Utah legislative incumbents fare well, with two exceptions, in Salt Lake and Utah county conventions
Kristin Murphy, Deseret News
SALT LAKE CITY — Incumbent state lawmakers fared well Saturday at Salt Lake and Utah county political conventions, with two exceptions.
Two state House members, Rep. Merilyn Newbold, R-South Jordan, and Rep. Brian Doughty, D-Salt Lake, were eliminated by their competitors at their Salt Lake County party conventions.
What that might mean for incumbents in statewide and federal races next week is anyone's guess. Two years ago, Republicans ousted longtime U. S. Sen. Bob Bennett at their state convention while Democrats forced Utah's only Democrat in Congress, Rep. Jim Matheson, into a primary.
"The delegates I've come across were much more moderate in their views. Much less passion and emotion," said Sen. Aaron Osmond, R-South Jordan, one of the incumbents who easily won enough support to avoid a primary.
Osmond said delegates were focused on accomplishments rather than fiery speeches, something that should favor incumbents. But he said he wasn't sure that would be the case in some of the big statewide GOP races.
House Majority Leader Brad Dee, R-Ogden, agreed.
"In a state race, it may be a little bit different. We'll see what happens," Dee said, agreeing that the Republican delegates are more moderate this cycle. "I think it's going to be closer than people might think."
Utah County Republican Party Chairman David Acheson said there was a different tone to the convention this year compared to 2010.
"I do think I noticed a more congenial atmosphere, less contention," he said.
But he wouldn't speculate whether that would carry to the state GOP convention. "We've delegates in our county who are motivated and energized," Acheson said.
What was anticipated to be a tough Utah Senate race between longtime Sen. John Valentine, R-Orem, and Rep. Craig Frank, R-Pleasant Grove, turned into a runaway.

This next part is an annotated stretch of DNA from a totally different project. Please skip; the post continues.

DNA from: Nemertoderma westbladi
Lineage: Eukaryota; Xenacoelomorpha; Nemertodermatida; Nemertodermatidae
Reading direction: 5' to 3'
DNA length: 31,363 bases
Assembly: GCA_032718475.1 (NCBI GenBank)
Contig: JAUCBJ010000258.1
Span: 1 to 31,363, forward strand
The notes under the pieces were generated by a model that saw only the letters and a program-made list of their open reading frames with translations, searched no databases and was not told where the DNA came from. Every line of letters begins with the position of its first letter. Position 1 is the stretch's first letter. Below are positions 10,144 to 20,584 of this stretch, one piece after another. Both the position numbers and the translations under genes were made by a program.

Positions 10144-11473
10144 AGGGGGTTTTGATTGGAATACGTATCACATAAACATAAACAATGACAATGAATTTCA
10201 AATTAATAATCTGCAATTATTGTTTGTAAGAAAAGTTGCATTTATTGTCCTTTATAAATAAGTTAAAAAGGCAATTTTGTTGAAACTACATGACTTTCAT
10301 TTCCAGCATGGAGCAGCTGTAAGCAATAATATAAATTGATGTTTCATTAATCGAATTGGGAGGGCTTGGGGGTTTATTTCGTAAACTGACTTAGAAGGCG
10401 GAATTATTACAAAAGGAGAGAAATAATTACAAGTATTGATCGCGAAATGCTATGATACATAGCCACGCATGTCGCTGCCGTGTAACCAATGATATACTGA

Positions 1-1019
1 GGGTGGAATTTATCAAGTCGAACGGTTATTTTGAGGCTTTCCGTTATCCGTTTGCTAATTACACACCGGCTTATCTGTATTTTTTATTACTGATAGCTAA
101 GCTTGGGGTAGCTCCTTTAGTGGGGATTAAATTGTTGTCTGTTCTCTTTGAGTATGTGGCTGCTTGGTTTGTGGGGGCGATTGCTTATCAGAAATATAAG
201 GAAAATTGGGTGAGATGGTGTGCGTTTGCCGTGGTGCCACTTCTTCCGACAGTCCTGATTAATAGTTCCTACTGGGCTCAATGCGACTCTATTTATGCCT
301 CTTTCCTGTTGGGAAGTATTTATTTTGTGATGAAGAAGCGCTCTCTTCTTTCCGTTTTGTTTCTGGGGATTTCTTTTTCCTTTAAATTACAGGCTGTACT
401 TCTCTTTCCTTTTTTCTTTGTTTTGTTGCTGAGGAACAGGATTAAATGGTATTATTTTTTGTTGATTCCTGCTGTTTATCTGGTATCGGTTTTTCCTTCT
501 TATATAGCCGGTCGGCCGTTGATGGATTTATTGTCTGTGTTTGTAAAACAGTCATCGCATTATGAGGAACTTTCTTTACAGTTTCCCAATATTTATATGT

Valentine easily bested Frank with 65 percent of the delegate vote at the Utah County Republican Party convention.
"They were willing to go with experience and a vision of where we need to go in the future," Valentine said. "I think the future of Utah is very bright."
A veteran of 10 years in the House and 14 in the Senate, Valentine, who doesn't have a Democratic opponent, wouldn’t say whether this would be his last term.
"I'm not going to make an announcement about it," he said.
Not all incumbents made it through the conventions without having to face a primary.
In Utah County, Dana Layton, a video production and event manager, forced a GOP primary runoff with Rep. Brad Daw, R-Orem. And Rep. Neil Hendrickson, D-West Valley, faces Liz Muniz in the Democratic primary.
Newbold, who has served 12 years in the Legislature, said she didn't know why she lost to Rich Cunningham, who captured 68 percent of the delegate vote. "Ask the delegates," she said after her defeat.
One of the delegates who supported Newbold, Michelle Seegmiller, said she'd been told it was time for a change in the district.
"I just felt like she was conservative. I'm sad to see her go," Seegmiller said.
Doughty, the only openly gay member of the Legislature, was appointed last year to fill a vacancy. After redistricting, both he and House Minority Leader David Litvack were in the same district in Salt Lake City. Litvack is not seeking reelection.
But delegates decided by a 72-28 percent margin that Angela Romero will be on the ballot as the district's Democratic candidate.
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